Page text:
I watch Pawn Stars occasionally and the worst part of that show and I love some of the interesting history, but THE VERY WORST PART hands down, is when some guy brings in an heirloom gun and says something like: "It was my great grandfathers he used it in the Civil War (names who his great grandfather was and an engagement or 2), but now it just hangs over the mantle and I'd rather have the money". Then, Rick gets an expert in who oooo's and Ahhhh's over it while pointing out the historical dings that the father, grandfather and great grandfather all created on the piece, notes that the resale value at auction is about $2800.

Rick says thanks appraiser, turns to the guy and says: "I'll give you $900 bucks".

Guy responds: "Uhh, can you do a little better? I mean, he just said it was worth $2800" Points towards the door which is just now hitting the departing appraiser in the butt.

Rick looks at guy, squints.... says: "I can go $1100 but that's tops. I mean, I've got to iron out all those dings, oil it up and fix the flint etc ..(pause)...it's cash money" (Rick raises one eyebrow encouragingly).

Guy: Long pause: "Cash money? ...OK" Turns to camera and says something inane like "Hey, I'm in Vegas and the roulette table is calling".

AAAARRRRG!!!! STOP THE MADNESS
 
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Orygunner,

Do you know about when Remington started using that clear coat on their stocks?
I'd guess back into the mid 60's with the introduction of the M700. All the 700's I have owned have had it as well as the 541S .22, 870 Wingmasters, and 1100's. Can't say it is the only finish they've used. Classics, Mt. Rifles, Express might get something else but still doubt it is oil.

 
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Thanks for taking care of Dad's old guns. Old men worry about what will become of them. I want to guess that the Interarms is based on a commercial action. Is it somewhat sculpted ?
 

DeanMk

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I'd guess back into the mid 60's with the introduction of the M700. All the 700's I have owned have had it as well as the 541S .22, 870 Wingmasters, and 1100's. Can't say it is the only finish they've used. Classics, Mt. Rifles, Express might get something else but still doubt it is oil.

Ok, that explains a few things.
My dad has a 725 in .270 and a 12 gauge 11-48 and the Outers works well for those. Both guns were made in 1953.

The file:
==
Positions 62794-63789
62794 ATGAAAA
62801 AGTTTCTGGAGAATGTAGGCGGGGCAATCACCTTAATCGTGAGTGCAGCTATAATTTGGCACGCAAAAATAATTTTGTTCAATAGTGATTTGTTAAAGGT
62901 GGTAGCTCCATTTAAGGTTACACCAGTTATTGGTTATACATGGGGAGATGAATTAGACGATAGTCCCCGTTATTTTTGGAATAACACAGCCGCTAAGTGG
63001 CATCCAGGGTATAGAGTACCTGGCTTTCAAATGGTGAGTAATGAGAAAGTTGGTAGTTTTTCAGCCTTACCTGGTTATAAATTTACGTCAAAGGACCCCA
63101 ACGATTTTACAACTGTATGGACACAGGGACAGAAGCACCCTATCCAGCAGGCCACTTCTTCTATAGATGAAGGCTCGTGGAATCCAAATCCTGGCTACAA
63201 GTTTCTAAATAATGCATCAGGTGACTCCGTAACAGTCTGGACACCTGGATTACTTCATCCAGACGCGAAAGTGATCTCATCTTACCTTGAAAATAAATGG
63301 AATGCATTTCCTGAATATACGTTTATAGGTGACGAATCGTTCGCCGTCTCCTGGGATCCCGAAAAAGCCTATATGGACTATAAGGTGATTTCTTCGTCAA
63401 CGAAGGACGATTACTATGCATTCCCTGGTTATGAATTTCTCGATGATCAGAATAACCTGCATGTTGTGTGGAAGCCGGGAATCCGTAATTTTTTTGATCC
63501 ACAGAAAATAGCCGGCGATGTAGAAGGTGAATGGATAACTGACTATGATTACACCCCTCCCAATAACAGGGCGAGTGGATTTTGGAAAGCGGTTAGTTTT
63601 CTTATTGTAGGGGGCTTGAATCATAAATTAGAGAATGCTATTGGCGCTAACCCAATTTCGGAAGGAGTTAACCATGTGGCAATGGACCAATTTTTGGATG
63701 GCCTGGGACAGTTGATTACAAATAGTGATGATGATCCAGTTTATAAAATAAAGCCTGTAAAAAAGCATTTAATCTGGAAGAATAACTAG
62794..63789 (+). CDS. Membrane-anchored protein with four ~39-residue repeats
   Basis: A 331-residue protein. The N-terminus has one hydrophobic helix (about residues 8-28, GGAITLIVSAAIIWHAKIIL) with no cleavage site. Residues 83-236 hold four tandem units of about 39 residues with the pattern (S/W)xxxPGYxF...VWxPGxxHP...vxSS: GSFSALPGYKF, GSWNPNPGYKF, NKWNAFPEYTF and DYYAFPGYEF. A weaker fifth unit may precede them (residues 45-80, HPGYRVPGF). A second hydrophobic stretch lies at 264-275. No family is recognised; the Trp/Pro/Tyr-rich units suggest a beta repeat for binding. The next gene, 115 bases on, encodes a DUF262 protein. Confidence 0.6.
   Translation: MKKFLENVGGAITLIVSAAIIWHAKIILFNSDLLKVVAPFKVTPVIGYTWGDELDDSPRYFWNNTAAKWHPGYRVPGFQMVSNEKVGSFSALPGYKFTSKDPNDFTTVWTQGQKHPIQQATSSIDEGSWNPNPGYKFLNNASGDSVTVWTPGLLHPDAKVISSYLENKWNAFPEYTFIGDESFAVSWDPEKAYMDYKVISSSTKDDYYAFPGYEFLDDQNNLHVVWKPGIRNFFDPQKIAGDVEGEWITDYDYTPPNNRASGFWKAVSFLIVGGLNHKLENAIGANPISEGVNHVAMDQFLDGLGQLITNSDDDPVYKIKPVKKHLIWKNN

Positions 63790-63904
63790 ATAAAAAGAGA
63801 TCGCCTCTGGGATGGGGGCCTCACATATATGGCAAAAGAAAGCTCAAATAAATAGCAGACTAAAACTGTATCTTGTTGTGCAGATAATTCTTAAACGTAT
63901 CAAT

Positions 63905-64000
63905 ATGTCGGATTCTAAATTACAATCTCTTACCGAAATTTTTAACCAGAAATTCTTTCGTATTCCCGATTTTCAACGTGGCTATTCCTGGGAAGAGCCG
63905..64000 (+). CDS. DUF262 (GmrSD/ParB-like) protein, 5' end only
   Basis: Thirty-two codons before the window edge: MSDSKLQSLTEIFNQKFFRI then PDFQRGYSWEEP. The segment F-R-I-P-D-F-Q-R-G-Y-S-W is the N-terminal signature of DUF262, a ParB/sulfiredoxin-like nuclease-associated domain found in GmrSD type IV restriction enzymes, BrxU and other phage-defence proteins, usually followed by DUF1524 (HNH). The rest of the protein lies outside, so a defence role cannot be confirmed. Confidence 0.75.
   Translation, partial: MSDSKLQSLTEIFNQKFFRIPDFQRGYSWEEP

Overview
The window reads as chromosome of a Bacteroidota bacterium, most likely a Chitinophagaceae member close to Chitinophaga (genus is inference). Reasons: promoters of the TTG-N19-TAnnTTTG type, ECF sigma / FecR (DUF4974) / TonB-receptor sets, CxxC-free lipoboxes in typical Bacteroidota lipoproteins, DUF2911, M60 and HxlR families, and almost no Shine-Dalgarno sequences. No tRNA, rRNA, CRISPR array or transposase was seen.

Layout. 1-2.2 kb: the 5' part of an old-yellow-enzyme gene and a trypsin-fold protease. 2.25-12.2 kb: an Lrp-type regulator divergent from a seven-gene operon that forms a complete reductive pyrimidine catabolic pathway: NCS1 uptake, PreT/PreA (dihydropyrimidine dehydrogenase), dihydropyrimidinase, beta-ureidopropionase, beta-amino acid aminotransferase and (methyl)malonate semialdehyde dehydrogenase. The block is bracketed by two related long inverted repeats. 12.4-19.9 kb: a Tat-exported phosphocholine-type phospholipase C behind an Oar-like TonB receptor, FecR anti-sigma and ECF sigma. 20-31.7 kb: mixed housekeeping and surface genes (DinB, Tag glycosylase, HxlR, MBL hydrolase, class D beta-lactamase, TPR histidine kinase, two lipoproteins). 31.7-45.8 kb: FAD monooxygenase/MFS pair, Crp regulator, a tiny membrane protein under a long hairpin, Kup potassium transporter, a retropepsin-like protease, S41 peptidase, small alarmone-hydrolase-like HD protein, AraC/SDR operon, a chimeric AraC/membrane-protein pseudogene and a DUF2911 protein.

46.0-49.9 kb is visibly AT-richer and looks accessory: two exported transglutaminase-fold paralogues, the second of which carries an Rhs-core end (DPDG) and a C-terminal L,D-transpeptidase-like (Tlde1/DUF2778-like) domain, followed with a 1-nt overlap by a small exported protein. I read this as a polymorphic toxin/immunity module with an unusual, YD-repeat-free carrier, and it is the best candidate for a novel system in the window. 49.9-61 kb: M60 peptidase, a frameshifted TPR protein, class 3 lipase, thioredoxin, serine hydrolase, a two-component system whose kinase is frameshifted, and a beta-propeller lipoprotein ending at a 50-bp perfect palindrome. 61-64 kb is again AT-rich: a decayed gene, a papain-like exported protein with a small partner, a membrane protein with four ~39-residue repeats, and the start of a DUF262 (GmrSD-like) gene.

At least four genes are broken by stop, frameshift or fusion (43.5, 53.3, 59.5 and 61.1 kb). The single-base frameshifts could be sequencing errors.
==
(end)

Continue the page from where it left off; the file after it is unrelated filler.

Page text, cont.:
However, his 20 gauge 1100 lightweight, which he bought new in 1978, always seemed to resist the oil.
Still works well on the action, but I stopped oiling the stocks on that gun years ago.
Thanks for helping out with that.

Dean
 
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slimmer13

slimmer13

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Thanks for taking care of Dad's old guns. Old men worry about what will become of them. I want to guess that the Interarms is based on a commercial action. Is it somewhat sculpted ?
I'm not sure what you mean. I'll take some closer pics tomorrow.
 
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Believe it or not, a German metal polish, "FLITZ" works great on blued steel, and all other metals, I have used it on several of my finer rifles, with great results. It did not hurt the bluing, but did remove rust, even what you can not see. What you will see is a white cotton cloth with brown everywhere there was blue FLITZ after your done, with an amazing deep blue finish on the firearm! I would "test-a spot" see if you want that result first. after the FLITZ treatment, I usually go over all metal with the next product. The next trusted product I have used is "WALLEY'S Gun care Cloth. This stuff takes time, like over and over and over, it does protect though. Rust removal can happen, but it's time and patients. You might try" PB- BLASTER" first on bad spots, it's 100X's better than WD-40, and it works, does not harm rubber or other non metal things, but I do suggest removing/guarding the wood stock from saturation, especially where screws or bolts go through the stock. PB Blaster with "OOOO" steel wool on stubborn spots. If the bluing starts to show lightening, Brownell's ortho-blue works great. Boiled linseed oil on oil-finished stocks. If the stocks are lacquered, or a finish you can not identify, leave well enough alone or be prepared to do a complete refinish job, starting with stripper and nylon brushes, scrapers etc., then your pick of stain and or top coats that will be touch-up able.Good Luck !